Amazon Gone

The Amazon rain forest is burning, and it’s burning fast. In fact, according to CNN, “Since the beginning of 2019, Brazil’s National Institute for Space Research has reported up to 80,626 fires in the country as of August 25th, with more than half of these in the Amazon region.” These fires made international news and caused a massive uproar on social media that is still going on today. I’m just kidding, the frantic Instagram posts, Snapchat stories, and angry Twitter rants only lasted about a week before the Internet moved on to the next thing like it always does. I have no problem with memes going in and out of style every so often since there is such a surplus of ridiculous content to be explored. However, unlike the memes that we see nearly every day, there is only one Amazon, and the speed that it was tossed aside should, in my opinion, be of great concern. Now, the most common statistic about the Amazon was that it gives Earth 20% of all of the oxygen in the atmosphere. While this isn’t factually correct, the panic is justified due to oxygen’s “arch-nemesis,” carbon dioxide. The Amazon, while not being “the lungs of the Earth” that everyone says, still absorbs a lot of carbon dioxide into its leaves through photosynthesis. Now that the trees are ablaze, all of that carbon dioxide is getting dispensed back into the air, speeding up the greenhouse effect and causing our climate to warm even more.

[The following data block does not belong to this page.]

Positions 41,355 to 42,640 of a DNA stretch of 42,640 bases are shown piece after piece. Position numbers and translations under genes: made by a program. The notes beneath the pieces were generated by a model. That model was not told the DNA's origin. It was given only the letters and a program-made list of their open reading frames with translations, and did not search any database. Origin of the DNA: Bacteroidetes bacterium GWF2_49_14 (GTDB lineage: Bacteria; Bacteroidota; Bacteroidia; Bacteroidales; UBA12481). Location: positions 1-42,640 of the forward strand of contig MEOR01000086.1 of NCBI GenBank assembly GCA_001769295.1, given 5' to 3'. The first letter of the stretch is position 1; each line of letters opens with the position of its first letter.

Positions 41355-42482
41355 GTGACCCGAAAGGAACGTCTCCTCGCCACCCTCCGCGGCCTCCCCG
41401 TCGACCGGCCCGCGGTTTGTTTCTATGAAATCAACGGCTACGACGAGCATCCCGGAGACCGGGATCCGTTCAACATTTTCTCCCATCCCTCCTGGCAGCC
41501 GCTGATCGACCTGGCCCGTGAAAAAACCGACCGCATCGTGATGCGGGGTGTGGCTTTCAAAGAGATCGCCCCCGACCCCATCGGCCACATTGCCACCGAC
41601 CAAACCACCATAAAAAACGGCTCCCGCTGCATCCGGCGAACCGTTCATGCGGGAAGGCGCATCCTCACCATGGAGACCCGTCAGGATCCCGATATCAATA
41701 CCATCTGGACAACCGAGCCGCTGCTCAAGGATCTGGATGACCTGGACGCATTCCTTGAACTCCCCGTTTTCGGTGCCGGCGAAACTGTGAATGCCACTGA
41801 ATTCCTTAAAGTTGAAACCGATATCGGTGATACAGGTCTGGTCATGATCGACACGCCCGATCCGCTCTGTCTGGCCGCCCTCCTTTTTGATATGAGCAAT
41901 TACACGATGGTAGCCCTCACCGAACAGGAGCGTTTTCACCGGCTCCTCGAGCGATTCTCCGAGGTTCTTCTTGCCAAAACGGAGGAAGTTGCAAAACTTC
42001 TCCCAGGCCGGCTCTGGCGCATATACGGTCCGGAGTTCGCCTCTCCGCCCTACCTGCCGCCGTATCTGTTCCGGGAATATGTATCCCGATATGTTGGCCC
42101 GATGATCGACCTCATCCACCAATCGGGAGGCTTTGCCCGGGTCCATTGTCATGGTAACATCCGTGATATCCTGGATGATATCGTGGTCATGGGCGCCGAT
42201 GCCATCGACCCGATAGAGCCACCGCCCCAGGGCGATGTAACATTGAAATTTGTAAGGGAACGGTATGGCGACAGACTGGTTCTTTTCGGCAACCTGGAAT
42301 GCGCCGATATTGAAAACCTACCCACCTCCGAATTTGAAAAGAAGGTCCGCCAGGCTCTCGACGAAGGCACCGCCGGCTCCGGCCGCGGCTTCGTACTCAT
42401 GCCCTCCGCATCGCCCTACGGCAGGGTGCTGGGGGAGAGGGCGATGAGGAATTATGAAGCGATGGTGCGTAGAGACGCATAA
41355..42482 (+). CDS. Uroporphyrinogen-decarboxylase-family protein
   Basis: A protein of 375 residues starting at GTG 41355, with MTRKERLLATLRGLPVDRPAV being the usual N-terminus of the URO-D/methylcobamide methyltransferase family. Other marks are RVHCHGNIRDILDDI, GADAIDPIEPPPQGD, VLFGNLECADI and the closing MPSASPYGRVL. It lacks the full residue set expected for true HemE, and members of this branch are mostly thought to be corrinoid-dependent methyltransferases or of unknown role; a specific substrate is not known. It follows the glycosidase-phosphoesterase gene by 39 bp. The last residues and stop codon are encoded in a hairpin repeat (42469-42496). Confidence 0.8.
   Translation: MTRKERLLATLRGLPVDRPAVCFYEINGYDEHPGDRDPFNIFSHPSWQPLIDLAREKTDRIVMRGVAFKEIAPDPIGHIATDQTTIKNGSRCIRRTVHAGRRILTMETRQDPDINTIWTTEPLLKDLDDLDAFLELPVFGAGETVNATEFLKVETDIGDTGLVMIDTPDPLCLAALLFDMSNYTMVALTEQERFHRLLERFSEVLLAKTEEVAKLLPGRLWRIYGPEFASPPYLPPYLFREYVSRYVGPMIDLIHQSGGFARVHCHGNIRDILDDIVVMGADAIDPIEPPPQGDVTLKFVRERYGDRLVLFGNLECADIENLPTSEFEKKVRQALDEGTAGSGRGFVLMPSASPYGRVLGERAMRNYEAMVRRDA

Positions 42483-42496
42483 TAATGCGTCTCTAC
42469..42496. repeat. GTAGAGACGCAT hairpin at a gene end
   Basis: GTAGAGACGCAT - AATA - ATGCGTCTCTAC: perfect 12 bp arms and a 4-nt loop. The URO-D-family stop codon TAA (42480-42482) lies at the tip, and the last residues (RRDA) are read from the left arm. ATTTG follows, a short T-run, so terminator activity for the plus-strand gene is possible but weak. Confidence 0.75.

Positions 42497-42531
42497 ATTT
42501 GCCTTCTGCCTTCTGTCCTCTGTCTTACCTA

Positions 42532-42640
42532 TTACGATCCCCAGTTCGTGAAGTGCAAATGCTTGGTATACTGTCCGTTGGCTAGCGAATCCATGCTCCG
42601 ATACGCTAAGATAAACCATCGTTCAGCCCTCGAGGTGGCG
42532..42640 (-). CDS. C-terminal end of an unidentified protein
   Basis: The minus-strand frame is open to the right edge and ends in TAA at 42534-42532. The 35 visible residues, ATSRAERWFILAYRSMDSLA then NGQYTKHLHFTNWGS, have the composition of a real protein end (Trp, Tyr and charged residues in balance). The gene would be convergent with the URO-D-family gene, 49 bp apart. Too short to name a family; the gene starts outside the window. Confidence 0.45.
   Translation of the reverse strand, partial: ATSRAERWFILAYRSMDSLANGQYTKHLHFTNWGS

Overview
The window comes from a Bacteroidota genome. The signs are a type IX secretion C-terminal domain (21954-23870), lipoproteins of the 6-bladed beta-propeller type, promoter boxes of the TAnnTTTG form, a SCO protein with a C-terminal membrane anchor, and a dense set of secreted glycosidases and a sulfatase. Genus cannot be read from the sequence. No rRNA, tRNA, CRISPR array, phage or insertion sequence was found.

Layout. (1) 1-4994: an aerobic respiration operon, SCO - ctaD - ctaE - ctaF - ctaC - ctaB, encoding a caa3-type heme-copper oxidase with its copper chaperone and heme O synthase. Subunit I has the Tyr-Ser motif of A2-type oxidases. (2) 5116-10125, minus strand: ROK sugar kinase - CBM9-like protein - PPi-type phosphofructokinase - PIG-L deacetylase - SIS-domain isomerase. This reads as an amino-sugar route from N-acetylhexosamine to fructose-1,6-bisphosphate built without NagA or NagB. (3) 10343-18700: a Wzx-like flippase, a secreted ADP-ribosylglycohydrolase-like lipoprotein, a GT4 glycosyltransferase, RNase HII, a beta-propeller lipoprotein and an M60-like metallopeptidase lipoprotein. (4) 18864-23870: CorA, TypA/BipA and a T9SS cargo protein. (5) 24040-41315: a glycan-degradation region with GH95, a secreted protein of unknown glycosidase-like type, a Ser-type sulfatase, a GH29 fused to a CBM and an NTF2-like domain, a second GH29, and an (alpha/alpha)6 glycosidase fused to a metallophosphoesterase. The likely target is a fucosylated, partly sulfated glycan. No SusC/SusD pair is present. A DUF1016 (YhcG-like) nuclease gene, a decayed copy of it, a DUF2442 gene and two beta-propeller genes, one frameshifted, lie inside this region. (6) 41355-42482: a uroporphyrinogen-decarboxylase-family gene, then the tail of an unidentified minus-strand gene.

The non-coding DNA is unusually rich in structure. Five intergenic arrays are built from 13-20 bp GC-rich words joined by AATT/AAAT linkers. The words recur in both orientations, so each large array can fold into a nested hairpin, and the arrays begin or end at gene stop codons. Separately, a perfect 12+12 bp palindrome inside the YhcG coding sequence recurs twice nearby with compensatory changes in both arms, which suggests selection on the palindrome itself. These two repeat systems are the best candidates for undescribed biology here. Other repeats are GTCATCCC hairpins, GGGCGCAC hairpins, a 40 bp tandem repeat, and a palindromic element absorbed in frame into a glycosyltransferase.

Even without the idea of global warming, the Amazon’s destruction should still be a big deal due to the protection of animals, as well as human rights issues. Besides being one of the limited safe havens for animals such as jaguars and spider monkeys, The World Wildlife Foundation states that the Amazon “contains one in 10 known species on Earth, 40,000 plant species, 3,000 freshwater fish species, and more than 370 types of reptiles.” Besides putting countless species in grave peril, the Amazon’s crisis has also affected the native tribes that live in the forest’s lush greenery. Many of these tribes have fought for the right to keep their land, and many have won, with nearly 1.5 million acres of land being declared an indigenous reserve in 1996. The problem with these rulings is that they are being ignored by Brazil’s president, Jair Bolsonaro. According to CNN, “When Bolsonaro was running for president, he made campaign promises to restore the economy by exploring the Amazon’s economic potential…encourag[ing] ranchers, farmers, and loggers to exploit and burn the rain forest like never before with a sense of impunity. Often times, these ranchers ignore the courts’ rulings in order to preserve the Brazilian economy. This can lead to the harm of many tribe members just trying to protect their home. CNN reported that “In July…miners illegally invaded the nearby village of Mariri and killed 68-year old chief Emyra Waiapi…people had violently stabbed Emyra all over his body, including his genitals.” Bolsonaro is allowing the murder of his citizens for economic benefit at the cost of the global environment as well. When I interviewed AP Environmental Science teacher Mr. Flowers about the situation, he said that in ignoring Bolsonaro’s subtle resource exploitation and destruction of biodiversity, “we are tying one hand behind our backs while fighting.” He is right. If we want to fight for the preservation of our only home, we need to call out those who ignore the rest of us for personal gain. Until we quit looking at memes and get that hand out from behind our backs, the Amazon and the rest of the world will continue to get worse as more and more of its resources are taken and poorly distributed. If we do not act, we are all doomed. Fighting for the forests is fighting for our lives. If we do not face this problem, our futures will all go up in smoke.


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